Several videos and accounts from protesters at last night’s Trump rally at Barton Coliseum have emerged today, including the video seen above, which shows a gaggle of Pulaski County Sheriff’s deputies and black-clad officers (members of the U.S. Secret Service were working the metal detectors near the doors last night in similar garb) forcibly removing a protester identified online as Nathan Fields from the building, with the altercation ending when a man in a dark suit shoves Fields into a mulch-filled planter next to the concrete steps. The man who pushed Fields is then himself pushed away by an officer in a vest marked “POLICE.” The removal of Fields from the Coliseum starts at around the 1:30 mark of the video above.

There were a half-dozen incidents in which police removed protesters from the building during the rally last night, with Trump once saying “Get ’em outta here!” as protesters were marched out, to the boos of the crowd. 


Another account from last night comes via Facebook from Chad Jones, who was part of a protest in which several people, identified on Facebook by Jones as himself, Fields, Ronald Streets, Warren Jenkins and Samuel Bernard II, walked silently from the floor with their fists raised as Trump talked about building a wall on the border with Mexico and forcing the Mexican government to pay for it. Fields later posted on his blog about his ejection from the building, saying, in part: 

After I was finally pushed out of the coliseum doors, a Trump ruffhouse fellow came and held me by the neck with my face in the mulch. They threw me down near a concrete mulch ditch and kept pulling my arm back as if they were going to arrest me. I tried to keep cool and just told them God loved them, as those were the only words I felt were safe to come out of my mouth. I was suprised to see armed Secret Service guys around me telling me to cut this &*^* out and to get this trash out of here…. When they finally stopped screaming that they should arrest my a*& and a state trooper told me that I better be happy they don’t arrest my blankety blank, then I told them thank you. The trooper kicked over my shoe that had fallen off and my Bobba Fett sock that also came off in the ordeal. While there wasn’t footage of the assault by the police, you can see about 8-10 guards leaving the scene. Let’s just say if I wasn’t white, this probably would have ended up different. Police brutality is real folks. And so is white privilege. Don’t get me wrong, I have tremendous respect for those officers who protect and serve our communities and do a lot of good in communities. I do not condone any form of violence, verbal or physical to our law enforcement. But I have now witnessed first hand law enforcement that treats people who peacefully protest as if we are the scum of the earth.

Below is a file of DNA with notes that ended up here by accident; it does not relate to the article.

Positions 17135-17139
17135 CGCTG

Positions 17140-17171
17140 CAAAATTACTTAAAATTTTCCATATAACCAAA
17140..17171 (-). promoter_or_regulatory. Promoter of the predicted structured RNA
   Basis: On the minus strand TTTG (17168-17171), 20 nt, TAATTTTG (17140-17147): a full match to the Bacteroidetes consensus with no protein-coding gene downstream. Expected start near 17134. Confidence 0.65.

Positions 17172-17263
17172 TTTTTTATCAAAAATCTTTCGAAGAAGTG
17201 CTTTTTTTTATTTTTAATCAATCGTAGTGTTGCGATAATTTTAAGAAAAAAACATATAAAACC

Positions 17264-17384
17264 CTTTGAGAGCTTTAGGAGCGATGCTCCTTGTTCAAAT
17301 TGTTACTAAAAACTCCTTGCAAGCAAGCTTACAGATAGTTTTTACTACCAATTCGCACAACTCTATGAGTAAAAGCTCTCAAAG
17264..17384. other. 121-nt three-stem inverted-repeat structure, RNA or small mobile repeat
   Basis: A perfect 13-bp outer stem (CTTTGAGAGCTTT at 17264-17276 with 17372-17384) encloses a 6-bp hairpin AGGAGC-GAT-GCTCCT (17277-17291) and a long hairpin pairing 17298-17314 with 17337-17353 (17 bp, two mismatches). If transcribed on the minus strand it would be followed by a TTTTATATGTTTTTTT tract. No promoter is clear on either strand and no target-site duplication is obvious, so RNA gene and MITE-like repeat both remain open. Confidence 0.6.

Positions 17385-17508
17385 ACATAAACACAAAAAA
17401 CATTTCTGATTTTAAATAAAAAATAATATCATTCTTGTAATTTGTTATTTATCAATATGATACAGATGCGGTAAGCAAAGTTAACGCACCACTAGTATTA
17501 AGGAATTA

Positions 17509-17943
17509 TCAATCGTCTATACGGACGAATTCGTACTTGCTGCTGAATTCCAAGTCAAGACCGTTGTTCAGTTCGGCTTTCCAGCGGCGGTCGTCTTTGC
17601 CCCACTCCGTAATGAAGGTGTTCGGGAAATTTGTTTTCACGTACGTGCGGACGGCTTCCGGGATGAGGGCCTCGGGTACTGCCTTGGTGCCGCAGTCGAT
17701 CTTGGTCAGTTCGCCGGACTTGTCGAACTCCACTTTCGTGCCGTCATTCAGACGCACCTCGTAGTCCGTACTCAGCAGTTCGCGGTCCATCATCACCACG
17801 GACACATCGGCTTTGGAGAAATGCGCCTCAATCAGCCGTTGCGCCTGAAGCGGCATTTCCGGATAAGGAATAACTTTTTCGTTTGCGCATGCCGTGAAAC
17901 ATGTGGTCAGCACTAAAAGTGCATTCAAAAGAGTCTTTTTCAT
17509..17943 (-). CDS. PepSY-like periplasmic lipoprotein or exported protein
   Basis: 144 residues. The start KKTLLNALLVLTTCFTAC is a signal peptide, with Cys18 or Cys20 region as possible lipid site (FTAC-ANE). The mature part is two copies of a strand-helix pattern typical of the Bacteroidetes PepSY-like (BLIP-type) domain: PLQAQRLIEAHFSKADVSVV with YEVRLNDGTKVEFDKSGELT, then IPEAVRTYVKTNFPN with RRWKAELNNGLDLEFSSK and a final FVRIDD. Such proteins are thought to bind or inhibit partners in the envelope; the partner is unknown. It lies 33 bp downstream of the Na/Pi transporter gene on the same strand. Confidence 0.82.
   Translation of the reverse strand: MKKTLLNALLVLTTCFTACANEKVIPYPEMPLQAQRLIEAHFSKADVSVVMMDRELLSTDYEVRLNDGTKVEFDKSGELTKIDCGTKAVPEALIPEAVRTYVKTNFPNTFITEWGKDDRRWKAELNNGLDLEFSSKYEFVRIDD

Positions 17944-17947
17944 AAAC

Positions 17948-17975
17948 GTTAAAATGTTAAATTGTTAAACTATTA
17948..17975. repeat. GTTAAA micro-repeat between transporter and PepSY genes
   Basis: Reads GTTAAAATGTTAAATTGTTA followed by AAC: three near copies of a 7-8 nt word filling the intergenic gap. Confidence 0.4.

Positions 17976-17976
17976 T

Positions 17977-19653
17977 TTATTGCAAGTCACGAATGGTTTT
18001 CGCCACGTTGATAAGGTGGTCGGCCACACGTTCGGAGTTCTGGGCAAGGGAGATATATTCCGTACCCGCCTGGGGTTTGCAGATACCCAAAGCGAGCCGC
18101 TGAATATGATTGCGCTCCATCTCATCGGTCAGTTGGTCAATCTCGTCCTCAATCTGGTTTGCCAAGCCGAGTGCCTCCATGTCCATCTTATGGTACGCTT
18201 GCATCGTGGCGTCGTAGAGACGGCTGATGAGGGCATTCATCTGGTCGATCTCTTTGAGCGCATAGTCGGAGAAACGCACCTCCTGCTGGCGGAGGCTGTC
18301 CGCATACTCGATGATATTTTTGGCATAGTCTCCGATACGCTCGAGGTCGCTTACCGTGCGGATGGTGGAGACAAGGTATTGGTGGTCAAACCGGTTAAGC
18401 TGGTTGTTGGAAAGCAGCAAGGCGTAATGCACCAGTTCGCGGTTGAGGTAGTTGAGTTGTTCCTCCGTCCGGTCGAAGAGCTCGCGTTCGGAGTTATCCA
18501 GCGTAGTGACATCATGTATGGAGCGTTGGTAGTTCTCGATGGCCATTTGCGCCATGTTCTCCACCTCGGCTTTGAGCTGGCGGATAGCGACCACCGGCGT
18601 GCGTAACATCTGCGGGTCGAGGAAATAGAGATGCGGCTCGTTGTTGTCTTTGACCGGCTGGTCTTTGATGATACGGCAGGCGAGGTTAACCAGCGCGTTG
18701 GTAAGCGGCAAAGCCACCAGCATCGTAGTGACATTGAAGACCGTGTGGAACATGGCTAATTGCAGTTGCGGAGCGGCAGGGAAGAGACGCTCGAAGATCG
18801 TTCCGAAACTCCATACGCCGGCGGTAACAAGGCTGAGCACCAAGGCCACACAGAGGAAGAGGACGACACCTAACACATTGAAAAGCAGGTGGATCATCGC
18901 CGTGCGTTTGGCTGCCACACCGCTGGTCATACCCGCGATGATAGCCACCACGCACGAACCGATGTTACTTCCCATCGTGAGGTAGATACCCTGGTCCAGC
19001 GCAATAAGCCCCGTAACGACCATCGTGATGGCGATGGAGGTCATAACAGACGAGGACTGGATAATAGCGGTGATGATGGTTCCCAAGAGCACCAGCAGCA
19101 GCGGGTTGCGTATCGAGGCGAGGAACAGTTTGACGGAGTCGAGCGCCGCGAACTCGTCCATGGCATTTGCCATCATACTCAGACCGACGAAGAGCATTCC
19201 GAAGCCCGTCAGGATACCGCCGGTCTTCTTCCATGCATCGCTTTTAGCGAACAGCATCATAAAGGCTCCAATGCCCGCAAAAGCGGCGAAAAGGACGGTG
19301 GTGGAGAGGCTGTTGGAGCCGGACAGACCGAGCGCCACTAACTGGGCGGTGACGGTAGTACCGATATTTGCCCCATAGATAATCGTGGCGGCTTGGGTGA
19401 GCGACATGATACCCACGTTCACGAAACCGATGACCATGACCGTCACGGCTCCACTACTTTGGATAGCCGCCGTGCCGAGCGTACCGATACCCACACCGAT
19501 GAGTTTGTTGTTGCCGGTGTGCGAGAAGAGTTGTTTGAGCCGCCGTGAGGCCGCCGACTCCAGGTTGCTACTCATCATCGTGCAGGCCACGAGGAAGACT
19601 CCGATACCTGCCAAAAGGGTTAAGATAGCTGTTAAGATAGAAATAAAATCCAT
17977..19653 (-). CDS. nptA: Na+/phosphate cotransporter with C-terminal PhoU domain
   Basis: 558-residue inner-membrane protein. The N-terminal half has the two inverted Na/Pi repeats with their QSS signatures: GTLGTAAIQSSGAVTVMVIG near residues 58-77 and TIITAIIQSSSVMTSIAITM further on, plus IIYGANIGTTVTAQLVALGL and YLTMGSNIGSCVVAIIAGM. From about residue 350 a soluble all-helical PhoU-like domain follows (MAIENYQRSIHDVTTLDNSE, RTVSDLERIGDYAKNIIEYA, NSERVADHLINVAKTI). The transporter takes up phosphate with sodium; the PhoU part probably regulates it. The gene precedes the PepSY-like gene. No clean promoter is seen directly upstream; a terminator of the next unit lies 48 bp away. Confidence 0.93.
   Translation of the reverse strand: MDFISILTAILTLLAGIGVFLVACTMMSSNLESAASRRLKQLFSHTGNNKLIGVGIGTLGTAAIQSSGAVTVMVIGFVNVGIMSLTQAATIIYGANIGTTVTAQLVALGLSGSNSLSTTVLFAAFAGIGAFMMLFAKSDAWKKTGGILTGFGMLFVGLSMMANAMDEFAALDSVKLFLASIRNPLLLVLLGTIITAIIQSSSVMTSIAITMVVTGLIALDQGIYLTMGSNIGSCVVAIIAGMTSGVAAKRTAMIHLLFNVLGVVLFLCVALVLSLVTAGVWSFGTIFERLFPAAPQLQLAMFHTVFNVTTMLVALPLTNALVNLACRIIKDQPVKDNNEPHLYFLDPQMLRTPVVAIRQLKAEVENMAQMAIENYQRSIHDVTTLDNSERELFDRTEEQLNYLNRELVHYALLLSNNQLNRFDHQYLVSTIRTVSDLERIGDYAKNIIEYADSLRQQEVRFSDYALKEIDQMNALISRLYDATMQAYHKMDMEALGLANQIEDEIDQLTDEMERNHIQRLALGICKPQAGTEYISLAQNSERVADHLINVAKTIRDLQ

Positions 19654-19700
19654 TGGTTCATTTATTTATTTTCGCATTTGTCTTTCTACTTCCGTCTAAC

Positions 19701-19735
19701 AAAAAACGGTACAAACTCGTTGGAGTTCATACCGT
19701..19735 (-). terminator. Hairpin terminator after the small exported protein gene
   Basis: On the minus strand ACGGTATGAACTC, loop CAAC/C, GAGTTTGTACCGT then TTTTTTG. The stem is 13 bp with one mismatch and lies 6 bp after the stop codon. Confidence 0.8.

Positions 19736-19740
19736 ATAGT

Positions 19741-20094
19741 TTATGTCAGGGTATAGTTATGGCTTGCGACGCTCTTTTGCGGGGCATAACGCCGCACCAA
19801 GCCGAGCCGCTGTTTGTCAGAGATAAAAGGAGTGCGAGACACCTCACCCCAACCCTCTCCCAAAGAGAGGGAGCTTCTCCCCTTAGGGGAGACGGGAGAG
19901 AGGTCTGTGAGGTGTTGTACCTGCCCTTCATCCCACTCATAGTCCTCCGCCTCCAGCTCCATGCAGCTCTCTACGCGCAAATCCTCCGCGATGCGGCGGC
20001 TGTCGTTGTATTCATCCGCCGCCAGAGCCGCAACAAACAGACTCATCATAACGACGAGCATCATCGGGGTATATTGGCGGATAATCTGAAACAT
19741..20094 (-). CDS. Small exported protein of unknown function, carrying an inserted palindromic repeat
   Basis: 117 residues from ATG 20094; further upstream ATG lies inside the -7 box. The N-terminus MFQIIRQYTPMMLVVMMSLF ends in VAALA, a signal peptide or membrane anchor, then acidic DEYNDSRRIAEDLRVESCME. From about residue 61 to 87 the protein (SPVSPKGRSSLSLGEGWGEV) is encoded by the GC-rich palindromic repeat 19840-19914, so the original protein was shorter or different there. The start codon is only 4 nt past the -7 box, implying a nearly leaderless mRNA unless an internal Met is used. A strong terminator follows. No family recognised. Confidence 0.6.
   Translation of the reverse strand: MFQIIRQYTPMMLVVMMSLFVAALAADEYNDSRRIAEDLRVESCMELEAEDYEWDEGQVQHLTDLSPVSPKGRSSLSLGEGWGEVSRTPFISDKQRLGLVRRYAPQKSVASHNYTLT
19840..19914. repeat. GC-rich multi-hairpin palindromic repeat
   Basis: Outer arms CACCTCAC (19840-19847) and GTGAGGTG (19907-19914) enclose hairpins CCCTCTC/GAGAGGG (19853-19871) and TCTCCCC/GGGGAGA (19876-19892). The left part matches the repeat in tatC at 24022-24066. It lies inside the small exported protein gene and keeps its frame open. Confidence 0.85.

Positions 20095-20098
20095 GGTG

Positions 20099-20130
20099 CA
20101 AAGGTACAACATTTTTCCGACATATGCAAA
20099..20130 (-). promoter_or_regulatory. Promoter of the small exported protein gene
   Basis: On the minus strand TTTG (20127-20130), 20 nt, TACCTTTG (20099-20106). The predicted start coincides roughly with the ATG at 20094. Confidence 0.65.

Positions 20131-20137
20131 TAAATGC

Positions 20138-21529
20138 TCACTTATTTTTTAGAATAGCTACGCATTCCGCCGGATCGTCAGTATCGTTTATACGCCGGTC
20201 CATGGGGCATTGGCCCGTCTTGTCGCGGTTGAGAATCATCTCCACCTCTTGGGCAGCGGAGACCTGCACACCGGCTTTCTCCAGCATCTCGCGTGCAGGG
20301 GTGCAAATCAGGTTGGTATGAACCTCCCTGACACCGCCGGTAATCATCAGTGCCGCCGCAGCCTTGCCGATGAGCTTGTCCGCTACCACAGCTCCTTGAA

This reporter also witnessed what I’d call a questionable incident involving a protester. For most of the speech, I stood around 15 to 20 feet behind David Gilson, a twenty-something who was wearing a button up shirt over a bright red t-shirt with the familiar Communist hammer and sickle emblazoned on the front. Though Gilson had been standing and chatting with two friends, seemingly not causing trouble, a uniformed Arkansas State Trooper approached in the middle of Trump’s speech, put his hand on Gilson’s shoulder, and spoke to Gilson sternly. Minutes later, Gilson and his friends briskly left the floor. 


I caught up to them as they were leaving the coliseum, and asked what the Trooper had said. Gilson, who identified himself as a libertarian socialist, characterized his conversation with the Trooper thusly: “He came up to me, tapped me on the shoulder, and he said: ‘Hey, next time you’re jumping around and pointing to your shirt, you’re a Communist, and you’re going to leave.’ I just looked at him calmly and said: ‘I haven’t been jumping up and down, and I haven’t been pointing to my shirt this entire time.’ He was like: ‘I’m just letting you know what’s going to happen.’ “

For the record, I can confirm that Gilson was not noticibly jumping around or pointing at his shirt.